first_imgEric He is a sophomore majoring in print and digital journalism. His column, “Grinding Gears,” runs Wednesdays. The women’s water polo team won its fifth national championship in program history on Sunday, adding to the impressive — yet largely unnoticed — dynasty that is water polo at USC.When you think of dynasties in Trojan athletics, you immediately think of football — the Pete Carroll era, the success under John McKay and John Robinson — or maybe baseball and Rod Dedeaux’s 11 national championships in a 45-year tenure.But flying under the radar is water polo — a sport that barely registers on the casual USC fan’s radar — and Jovan Vavic, the head coach of both the men’s and women’s teams, who has amassed more national championships than any coach in USC history, but could walk straight down Trousdale and go unrecognized.His resume features 14 national championships (five women’s, nine men’s) and 22 Coach of the Year awards (12 National Coach of the Year honors and 10 MPSF Coach of the Year awards). His winning percentage is above .700 with both the men and the women’s teams. On the men’s side, he has appeared in 11 consecutive national championships, and from 2008 to 2013, his team won it all. Every year. Six years in a row.Vavic is essentially the John Wooden of water polo, and it’s no secret why. He demands the best from his players and never expects anything less. Observe him during a game and he is intimidating, to say the least, with his booming voice barking orders at his players and yelling at the referees.And he never stops coaching. In a game in late March, as the women’s water polo team was ahead by five goals against Cal in the season finale and a minute away from clinching a perfect 21-0 regular season, Vavic barked at his team to press or pressure the opponent. They didn’t, and he called a timeout to light up his players.“Why didn’t you press?” he yelled loud enough for everyone present at Uytengsu Aquatics Center to hear.Mind you, this was in the final minute of the final regular season game that was well out of reach for the opponent. It was the equivalent of a basketball coach telling his or her team to stage a full court press with a 20-point lead in the final 30 seconds. But that’s just the way Vavic is.“He just keeps pushing and pushing and pushing,” junior attacker Stephania Haralabidis said after the 11-6 win over Cal. “He’s a perfectionist. That’s good. If we have a 5-goal lead, we start relaxing.”And relaxation is not an option for Vavic, at least in the pool. Take a look at this excerpt from a feature on Vavic in Los Angeles Magazine:“This is, after all, the man who lines up players along the outdoor pool deck and laces into them as they stand shivering. Who kicked a container filled with medicine balls so hard, he broke a toe. Who angrily drew a circle on a whiteboard, explaining that it was the empty dessert plate of a player he then blasted for being too slow.”Vavic has a strong “tough love” approach that is demanding but has earned the respect of his players.“Him screaming at us makes us go like this,” Haralabidis said, throwing her hands in the air. “It helps a lot.”Two months later, Haralabidis would find out how much it helped. She scored the game-winning goal to win the national championship for USC, delivering a left-handed strike from the right side into the back of the net with six seconds remaining to give the Trojans an 8-7 win over Stanford and capping off a 26-0 season for the Women of Troy.Vavic is, in many ways, the perfect water polo coach. Water polo is not a sport for the weary, a fact that I was quickly introduced to when covering the men’s beat last season. The water might make it appear like a graceful, agile sport, but make no mistake: it is physical, fast-paced and demanding. Treading water for 32 minutes is hard enough without worrying about the holding, strangling and shoving — and that’s just what happens above the surface. I’ve heard of players purposely growing their toenails out, and let’s just say it’s not because they have regular pedicure appointments.A tough sport calls for a tough leader, and for more than two decades Vavic has continuously found the right formula to lead his teams to the top, year upon year. The championship win on Sunday — Vavic’s ninth in nine seasons — further cements his legacy as an all-time legendary coach in USC history.Amidst the coaching carousel that has embroiled the football team in recent seasons, it is refreshing to see that at least one program at USC has a coach with all the job security in the world, coaching two teams and delivering winners on a regular basis. Maybe it’s time for Trojan fans to start paying attention to him and his sport.last_img read more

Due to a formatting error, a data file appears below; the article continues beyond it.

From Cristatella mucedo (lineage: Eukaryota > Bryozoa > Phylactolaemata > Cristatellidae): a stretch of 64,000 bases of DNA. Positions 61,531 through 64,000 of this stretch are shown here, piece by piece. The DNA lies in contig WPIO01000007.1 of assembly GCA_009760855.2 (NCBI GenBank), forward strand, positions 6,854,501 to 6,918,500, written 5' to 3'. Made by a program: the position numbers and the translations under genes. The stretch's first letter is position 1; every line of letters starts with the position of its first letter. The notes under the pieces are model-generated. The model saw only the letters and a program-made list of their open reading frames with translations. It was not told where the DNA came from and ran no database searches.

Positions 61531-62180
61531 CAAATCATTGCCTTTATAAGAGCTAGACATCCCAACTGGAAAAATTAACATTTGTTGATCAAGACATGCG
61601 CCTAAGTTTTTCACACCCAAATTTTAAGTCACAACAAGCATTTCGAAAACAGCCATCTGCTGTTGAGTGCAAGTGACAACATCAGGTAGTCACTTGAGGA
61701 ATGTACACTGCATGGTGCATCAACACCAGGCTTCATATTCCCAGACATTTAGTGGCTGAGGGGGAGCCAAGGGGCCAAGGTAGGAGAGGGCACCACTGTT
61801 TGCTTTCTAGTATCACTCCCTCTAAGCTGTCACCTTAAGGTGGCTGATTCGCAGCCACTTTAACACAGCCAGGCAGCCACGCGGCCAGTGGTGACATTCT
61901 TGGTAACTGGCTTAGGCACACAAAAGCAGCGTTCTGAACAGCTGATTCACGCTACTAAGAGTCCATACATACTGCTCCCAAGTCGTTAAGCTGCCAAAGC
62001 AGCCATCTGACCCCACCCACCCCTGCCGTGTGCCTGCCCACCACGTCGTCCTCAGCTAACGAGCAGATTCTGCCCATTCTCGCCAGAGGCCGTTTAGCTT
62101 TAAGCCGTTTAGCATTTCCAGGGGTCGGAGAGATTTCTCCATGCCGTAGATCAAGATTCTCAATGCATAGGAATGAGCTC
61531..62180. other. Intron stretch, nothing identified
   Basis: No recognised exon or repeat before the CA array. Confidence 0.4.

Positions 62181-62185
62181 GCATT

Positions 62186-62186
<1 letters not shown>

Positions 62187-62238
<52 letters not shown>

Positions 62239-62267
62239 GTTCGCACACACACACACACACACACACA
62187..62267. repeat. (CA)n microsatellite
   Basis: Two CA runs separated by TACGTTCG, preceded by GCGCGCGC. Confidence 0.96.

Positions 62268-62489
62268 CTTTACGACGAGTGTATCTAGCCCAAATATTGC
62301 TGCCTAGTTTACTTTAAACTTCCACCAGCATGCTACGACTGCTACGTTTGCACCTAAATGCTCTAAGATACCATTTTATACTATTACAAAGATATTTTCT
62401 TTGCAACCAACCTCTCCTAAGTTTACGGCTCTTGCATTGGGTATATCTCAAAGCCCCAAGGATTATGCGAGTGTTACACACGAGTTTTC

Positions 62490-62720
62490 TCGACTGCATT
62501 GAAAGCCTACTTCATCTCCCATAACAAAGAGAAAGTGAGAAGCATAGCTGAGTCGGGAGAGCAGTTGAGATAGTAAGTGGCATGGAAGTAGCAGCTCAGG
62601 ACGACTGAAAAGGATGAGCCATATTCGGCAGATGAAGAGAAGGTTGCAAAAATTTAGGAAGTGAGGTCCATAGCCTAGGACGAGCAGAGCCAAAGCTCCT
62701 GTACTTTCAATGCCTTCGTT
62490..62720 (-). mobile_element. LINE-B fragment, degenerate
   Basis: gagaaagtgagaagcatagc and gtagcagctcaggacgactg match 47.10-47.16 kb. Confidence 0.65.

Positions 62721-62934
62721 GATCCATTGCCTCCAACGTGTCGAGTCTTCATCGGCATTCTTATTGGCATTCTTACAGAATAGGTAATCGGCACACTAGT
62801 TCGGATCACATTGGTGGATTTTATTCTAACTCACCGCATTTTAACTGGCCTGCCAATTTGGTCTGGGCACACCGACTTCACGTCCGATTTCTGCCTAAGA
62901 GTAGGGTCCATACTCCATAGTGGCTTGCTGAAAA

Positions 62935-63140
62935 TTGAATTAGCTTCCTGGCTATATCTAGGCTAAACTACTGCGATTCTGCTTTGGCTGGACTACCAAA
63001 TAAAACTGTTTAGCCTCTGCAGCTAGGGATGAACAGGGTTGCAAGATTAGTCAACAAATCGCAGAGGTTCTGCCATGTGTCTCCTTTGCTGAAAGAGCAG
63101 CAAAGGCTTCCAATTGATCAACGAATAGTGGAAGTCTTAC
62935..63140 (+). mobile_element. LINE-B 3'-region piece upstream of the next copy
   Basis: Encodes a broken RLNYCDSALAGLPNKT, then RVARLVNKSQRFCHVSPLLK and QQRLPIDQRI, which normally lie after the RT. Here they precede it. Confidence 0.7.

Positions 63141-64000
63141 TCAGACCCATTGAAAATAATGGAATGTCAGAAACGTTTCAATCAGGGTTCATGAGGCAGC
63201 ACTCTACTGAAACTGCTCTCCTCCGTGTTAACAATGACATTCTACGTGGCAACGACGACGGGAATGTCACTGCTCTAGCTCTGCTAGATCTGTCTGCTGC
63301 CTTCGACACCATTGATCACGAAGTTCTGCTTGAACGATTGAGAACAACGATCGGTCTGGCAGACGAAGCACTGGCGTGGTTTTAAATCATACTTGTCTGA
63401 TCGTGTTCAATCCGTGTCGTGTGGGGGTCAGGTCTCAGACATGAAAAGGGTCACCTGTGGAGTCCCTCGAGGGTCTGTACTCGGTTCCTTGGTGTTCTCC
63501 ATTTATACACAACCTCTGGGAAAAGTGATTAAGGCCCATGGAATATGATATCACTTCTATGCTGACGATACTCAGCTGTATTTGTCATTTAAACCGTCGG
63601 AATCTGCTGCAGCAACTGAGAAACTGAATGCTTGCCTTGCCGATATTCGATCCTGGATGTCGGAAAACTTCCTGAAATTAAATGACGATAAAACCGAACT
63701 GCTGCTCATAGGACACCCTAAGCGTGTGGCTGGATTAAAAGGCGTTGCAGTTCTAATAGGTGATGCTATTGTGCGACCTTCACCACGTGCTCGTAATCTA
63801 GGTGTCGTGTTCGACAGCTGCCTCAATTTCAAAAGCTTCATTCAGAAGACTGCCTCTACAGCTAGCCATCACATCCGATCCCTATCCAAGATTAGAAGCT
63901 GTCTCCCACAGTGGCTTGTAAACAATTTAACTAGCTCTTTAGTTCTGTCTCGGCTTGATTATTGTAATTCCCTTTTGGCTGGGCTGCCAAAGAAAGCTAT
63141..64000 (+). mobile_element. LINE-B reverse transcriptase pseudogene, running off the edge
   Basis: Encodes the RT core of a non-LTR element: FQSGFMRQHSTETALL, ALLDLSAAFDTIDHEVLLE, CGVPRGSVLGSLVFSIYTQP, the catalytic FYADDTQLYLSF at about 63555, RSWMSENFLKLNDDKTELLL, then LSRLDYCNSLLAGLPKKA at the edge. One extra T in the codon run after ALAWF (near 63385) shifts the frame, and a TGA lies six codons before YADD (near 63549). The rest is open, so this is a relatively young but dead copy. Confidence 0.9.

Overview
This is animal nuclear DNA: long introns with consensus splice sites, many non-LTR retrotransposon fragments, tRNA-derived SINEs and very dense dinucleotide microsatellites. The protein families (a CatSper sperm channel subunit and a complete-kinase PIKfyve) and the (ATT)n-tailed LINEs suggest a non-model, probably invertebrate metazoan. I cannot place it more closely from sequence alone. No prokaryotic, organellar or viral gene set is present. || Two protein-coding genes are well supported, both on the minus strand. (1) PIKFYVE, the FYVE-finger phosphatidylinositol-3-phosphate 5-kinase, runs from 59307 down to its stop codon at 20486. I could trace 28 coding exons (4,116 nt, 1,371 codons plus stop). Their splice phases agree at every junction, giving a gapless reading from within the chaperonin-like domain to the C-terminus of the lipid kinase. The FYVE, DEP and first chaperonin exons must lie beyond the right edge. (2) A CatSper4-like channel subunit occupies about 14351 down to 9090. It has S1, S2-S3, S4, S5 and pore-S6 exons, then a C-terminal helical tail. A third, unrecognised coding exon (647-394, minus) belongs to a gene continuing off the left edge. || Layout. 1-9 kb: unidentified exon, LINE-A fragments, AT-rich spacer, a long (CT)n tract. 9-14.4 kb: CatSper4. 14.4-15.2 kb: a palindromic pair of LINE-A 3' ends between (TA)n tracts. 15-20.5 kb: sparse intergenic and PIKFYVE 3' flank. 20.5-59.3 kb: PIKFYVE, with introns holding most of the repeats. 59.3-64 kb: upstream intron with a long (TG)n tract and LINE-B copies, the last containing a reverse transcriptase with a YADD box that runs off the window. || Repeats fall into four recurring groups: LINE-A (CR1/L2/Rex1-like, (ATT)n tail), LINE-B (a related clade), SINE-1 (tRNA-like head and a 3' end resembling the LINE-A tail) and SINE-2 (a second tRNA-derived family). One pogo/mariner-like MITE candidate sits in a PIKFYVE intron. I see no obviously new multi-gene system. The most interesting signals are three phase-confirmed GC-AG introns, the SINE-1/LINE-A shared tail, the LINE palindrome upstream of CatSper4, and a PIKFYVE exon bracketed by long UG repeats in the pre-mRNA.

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RIPPLE EFFECT: What Syracuse and the Carrier Dome will look like without fans